Getting around

Tindhólmu, Faroe Islands © VisitFaroeIslandsTravelling between all 17 inhabited constituents of the Faroe Islands is relatively simple © VisitFaroeIslands

Travel around the Faroe Islands is a doddle. All 17 inhabited islands are connected by bus, ferry or helicopter – and in a couple of instances by all three. You’ll often find that if your journey involves changing from bus to ferry or vice versa, departures are timed to correspond perfectly making travel a dream. Remember, though, that it’s rare to find any kind of shelter at bus stops, harbours and heliports so have your rain gear to hand in case the heavens open.

By bus and ferry

The long-distance bus services on the main routes are frequent and reliable. Full timetables are available on the website; long-distance buses are blue in colour. Ferries operate on the following routes: Tórshavn–Tvøroyri (Suðuroy); Tórshavn–Nólsoy; Gamlarætt (Streymoy)–Skopun (Sandoy); Gamlarætt (Streymoy)–Hestur; Sandur (Sandoy)–Skúgvoy; Sørvágur (Vágur)–Mykines; Klaksvík–Syðradalur (Kalsoy) and Hvannasund (Viðoy)–Svínoy and Fugloy. Of the ferries, only the services to Suðuroy, Sandoy and Kalsoy take vehicles. It’s not possible to book a space for a car on a ferry; you simply turn up at the quay in good time and the chances are you’ll get on board. Note, too, that you only pay in one direction for a return journey; either the outbound or return journey is free. Only the ferry journey to and from Mykines is payable in both directions. Pensioners are entitled to halfprice fares on buses and the helicopter, though not on the Travel Card.

By helicopter

The helicopter service, operated by Atlantic Airways, is incredibly good value – short hops between islands can cost as little as 85kr and the single fare from the most northerly islands to the other end of the country is a mere 360kr; government subsidies are responsible and a full list of fares is available on the Atlantic website under the helicopter link. The helicopter operates on Mondays (Vágur to Mykines return only), Wednesdays, Fridays and Sundays. Between June and August the helicopter also operates on Mondays, though not to Mykines. It offers a fantastic way of seeing the islands. It is important to remember though that due to the limited number of seats on board, you are not allowed to book a return journey for the same day – only single tickets on separate days are allowed. Book your tickets online at tyrla.atlantic.fo and be sure to add your mobile number to the booking in case of cancellation.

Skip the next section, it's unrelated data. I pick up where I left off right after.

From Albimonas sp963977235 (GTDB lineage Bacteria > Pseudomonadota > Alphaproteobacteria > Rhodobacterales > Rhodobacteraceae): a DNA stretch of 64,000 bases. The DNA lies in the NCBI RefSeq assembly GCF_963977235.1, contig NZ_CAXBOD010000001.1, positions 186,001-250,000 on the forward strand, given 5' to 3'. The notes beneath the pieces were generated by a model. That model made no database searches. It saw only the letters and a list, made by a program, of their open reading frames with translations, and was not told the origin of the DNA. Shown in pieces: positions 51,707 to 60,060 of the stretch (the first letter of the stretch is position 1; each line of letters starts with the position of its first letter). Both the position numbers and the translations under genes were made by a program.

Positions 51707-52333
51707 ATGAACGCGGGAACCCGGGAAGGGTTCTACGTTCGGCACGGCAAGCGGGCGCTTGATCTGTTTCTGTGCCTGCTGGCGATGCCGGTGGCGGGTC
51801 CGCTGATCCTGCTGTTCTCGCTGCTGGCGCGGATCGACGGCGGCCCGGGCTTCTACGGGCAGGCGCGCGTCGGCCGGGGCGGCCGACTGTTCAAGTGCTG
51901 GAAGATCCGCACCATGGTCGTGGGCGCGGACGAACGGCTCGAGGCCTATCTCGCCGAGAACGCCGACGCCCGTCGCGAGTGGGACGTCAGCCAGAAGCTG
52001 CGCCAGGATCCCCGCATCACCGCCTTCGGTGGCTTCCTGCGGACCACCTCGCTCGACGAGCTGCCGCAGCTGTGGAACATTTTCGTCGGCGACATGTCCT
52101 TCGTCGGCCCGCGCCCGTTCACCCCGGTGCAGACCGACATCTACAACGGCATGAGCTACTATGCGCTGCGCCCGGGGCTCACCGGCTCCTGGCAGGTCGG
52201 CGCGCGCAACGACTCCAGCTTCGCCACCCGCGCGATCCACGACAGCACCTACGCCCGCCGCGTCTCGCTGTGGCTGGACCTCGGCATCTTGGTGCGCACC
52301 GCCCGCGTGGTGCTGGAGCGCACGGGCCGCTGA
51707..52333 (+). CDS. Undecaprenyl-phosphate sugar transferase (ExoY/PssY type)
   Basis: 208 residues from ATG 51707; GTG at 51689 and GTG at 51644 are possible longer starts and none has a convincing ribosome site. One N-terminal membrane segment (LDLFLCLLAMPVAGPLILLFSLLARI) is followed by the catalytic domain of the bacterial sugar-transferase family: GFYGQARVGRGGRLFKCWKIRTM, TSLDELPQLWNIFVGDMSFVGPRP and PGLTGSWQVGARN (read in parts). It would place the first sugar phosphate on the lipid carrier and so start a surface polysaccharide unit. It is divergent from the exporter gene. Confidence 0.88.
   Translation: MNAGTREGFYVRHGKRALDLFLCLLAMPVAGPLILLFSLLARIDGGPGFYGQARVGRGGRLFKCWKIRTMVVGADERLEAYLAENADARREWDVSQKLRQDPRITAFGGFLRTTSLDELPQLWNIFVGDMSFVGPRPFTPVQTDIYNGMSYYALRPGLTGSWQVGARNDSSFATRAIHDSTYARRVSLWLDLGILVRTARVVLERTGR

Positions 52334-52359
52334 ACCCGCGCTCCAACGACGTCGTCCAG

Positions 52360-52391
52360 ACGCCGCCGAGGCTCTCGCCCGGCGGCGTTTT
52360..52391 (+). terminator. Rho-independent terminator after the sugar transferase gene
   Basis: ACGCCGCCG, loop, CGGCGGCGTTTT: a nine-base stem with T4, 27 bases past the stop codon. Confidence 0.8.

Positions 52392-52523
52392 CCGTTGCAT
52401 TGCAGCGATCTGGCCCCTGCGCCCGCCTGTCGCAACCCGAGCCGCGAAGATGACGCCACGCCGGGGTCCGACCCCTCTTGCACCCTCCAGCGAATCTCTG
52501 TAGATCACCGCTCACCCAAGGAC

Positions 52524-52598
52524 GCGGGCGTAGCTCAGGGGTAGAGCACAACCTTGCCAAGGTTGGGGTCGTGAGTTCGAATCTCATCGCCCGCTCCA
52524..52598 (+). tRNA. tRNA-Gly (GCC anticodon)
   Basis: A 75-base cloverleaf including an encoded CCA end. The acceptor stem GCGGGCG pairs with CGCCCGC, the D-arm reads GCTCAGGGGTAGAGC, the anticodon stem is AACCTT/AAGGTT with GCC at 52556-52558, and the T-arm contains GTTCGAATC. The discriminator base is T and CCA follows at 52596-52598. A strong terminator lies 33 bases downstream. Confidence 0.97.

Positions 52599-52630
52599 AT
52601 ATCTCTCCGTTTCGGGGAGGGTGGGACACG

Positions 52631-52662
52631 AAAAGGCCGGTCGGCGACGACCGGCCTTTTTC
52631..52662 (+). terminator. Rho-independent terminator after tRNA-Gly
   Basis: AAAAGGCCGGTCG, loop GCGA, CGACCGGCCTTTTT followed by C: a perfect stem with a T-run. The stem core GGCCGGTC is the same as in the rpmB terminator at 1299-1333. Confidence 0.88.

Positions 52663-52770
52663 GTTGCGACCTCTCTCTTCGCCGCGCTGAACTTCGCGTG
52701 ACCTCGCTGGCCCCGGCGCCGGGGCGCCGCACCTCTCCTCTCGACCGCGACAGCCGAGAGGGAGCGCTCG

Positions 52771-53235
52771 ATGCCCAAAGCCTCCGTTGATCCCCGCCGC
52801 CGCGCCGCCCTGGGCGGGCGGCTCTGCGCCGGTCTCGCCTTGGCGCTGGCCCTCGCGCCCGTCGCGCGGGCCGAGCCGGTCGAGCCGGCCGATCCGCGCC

By car

Getting around by car has become much easier in recent years thanks to a plethora of tunnels which have been bored through the islands, reducing the need to navigate twisting mountain roads. Nearly all roads are sealed and wide enough to allow two lanes of traffic. Tunnels, however, are often single-lane with passing places; priority is always in one direction, making it the responsibility of drivers coming in the opposite direction to pull in and stop until they can safely drive on against the direction of priority. An undersea tunnel connects the islands of Vágar and Streymoy in the west of the country and Eysturoy and Borðoy in the north.

Tolls (100kr) are only payable in the Vágar to Streymoy and Borðoy to Eysturoy directions. Rental cars have an electronic chip on the windscreen which automatically debits tunnel use back to the rental company – and you. Drivers with their own cars should follow the signs and pay at the filling station after exiting the tunnels. The Faroese drive on the right and use the traffic signs for international standards. The speed limit is 80km/h (60km/h for caravans) on country roads and 50km/h in built-up areas. Seatbelts are compulsory and headlights must also be used at all times, even during daylight hours. One of the hazards of driving in the Faroes is sheep – most of which seem to have an innate death wish compelling them to leap out on to the road as you approach. Should you accidentally hit a sheep you should call the police (Tel: 35 14 48) and you will probably be liable to pay the owner compensation for the loss of an animal; in short, slow down and take it easy.